Bashir A, Abebe ZA, McInnes KA, Button EB, Tatarnikov I, Cheng WH, Haber M, Wilkinson A, Barron C, Diaz-Arrastia R, Stukas S, Cripton PA and Wellington CL
Exp Neurol. 2019 Nov 15;324:113116. doi: 10.1016/j.expneurol.2019.113116.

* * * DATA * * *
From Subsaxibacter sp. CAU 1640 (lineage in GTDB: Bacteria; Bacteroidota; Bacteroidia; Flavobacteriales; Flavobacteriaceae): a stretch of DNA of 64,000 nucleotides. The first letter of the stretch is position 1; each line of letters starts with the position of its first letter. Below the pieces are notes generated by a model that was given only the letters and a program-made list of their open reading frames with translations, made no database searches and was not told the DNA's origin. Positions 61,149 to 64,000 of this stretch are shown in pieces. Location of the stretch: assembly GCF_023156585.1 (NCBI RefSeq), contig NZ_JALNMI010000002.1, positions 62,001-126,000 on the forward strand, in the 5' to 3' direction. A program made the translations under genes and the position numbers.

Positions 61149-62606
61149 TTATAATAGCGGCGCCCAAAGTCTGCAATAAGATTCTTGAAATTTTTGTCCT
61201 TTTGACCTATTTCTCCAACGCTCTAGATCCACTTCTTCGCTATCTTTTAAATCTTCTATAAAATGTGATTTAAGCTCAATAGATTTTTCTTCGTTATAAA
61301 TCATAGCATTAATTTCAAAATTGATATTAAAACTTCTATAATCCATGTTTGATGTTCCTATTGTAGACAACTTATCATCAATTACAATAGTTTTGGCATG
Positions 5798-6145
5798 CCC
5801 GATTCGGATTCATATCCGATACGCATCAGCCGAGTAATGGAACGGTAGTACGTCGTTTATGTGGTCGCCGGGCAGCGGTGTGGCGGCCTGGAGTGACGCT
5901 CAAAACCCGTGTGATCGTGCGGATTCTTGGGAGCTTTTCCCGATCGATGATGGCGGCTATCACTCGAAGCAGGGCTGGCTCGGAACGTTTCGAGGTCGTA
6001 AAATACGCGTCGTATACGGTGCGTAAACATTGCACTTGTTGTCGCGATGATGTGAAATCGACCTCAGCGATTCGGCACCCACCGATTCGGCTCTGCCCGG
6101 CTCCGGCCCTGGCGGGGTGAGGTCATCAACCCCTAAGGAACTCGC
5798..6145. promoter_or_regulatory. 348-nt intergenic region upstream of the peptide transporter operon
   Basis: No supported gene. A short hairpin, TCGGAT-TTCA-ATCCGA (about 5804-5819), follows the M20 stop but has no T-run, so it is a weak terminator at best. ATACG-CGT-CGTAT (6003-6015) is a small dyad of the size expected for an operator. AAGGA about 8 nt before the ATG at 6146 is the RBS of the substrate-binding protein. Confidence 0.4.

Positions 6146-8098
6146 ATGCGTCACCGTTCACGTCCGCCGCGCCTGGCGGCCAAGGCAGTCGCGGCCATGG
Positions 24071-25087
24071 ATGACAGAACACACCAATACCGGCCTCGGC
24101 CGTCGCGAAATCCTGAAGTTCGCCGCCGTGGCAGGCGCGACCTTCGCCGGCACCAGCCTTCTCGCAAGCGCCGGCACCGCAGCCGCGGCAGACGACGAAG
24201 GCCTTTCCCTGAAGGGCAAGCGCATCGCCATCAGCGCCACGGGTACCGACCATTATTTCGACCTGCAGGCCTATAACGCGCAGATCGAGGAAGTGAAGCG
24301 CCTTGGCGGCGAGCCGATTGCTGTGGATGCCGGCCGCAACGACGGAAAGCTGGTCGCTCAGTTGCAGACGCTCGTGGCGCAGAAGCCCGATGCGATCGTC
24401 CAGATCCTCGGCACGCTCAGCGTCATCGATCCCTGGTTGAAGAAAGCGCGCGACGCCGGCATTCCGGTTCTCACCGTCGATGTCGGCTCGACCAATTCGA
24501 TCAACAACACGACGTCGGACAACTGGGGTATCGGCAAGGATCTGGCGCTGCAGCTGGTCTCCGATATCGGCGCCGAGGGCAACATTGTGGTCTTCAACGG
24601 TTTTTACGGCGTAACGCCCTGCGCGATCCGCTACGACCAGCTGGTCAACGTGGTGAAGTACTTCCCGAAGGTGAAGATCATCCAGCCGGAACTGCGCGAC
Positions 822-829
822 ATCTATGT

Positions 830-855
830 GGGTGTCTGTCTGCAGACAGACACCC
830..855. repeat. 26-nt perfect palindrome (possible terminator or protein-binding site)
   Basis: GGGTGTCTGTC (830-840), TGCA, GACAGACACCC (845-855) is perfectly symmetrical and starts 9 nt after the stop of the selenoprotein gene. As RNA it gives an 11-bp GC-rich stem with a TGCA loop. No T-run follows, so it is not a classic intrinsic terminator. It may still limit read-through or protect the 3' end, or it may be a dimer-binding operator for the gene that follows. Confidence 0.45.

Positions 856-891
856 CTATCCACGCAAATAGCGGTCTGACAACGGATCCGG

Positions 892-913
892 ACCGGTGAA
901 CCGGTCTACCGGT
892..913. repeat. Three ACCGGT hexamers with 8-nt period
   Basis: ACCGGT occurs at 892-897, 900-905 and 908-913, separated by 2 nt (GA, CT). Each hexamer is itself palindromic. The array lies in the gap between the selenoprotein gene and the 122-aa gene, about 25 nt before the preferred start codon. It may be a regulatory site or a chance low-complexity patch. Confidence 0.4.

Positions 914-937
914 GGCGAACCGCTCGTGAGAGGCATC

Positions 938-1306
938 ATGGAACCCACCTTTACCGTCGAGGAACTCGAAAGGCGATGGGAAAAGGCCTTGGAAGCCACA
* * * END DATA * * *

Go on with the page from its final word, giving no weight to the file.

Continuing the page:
Traumatic brain injury (TBI) is a leading cause of death and disability in modern societies. Diffuse axonal and vascular injury are nearly universal consequences of mechanical energy impacting the head and contribute to disability throughout the injury severity spectrum. CHIMERA (Closed Head Impact Model of Engineered Rotational Acceleration) is a non-surgical, impact-acceleration model of rodent TBI that reliably produces diffuse axonal injury characterized by white matter gliosis and axonal damage. At impact energies up to 0.7 joules, which result in mild TBI in mice, CHIMERA does not produce detectable vascular or grey matter injury. This study was designed to expand CHIMERA's capacity to induce more severe injuries, including vascular damage and grey matter gliosis. This was made possible by designing a physical interface positioned between the piston and animal's head to allow higher impact energies to be transmitted to the head without causing skull fracture. Here, we assessed interface-assisted single CHIMERA TBI at 2.5 joules in wild-type mice using a study design that spanned 6 h-60 d time points. Injured animals displayed robust acute neurological deficits, elevated plasma total tau and neurofilament-light levels, transiently increased proinflammatory cytokines in brain tissue, blood-brain barrier (BBB) leakage and microstructural vascular abnormalities, and grey matter microgliosis. Memory deficits were evident at 30 d and resolved by 60 d. Intriguingly, white matter injury was not remarkable at acute time points but evolved over time, with white matter gliosis being most extensive at 60 d. Interface-assisted CHIMERA thus enables experimental modeling of distinct endophenotypes of TBI that include acute vascular and grey matter injury in addition to chronic evolution of white matter damage, similar to the natural history of human TBI.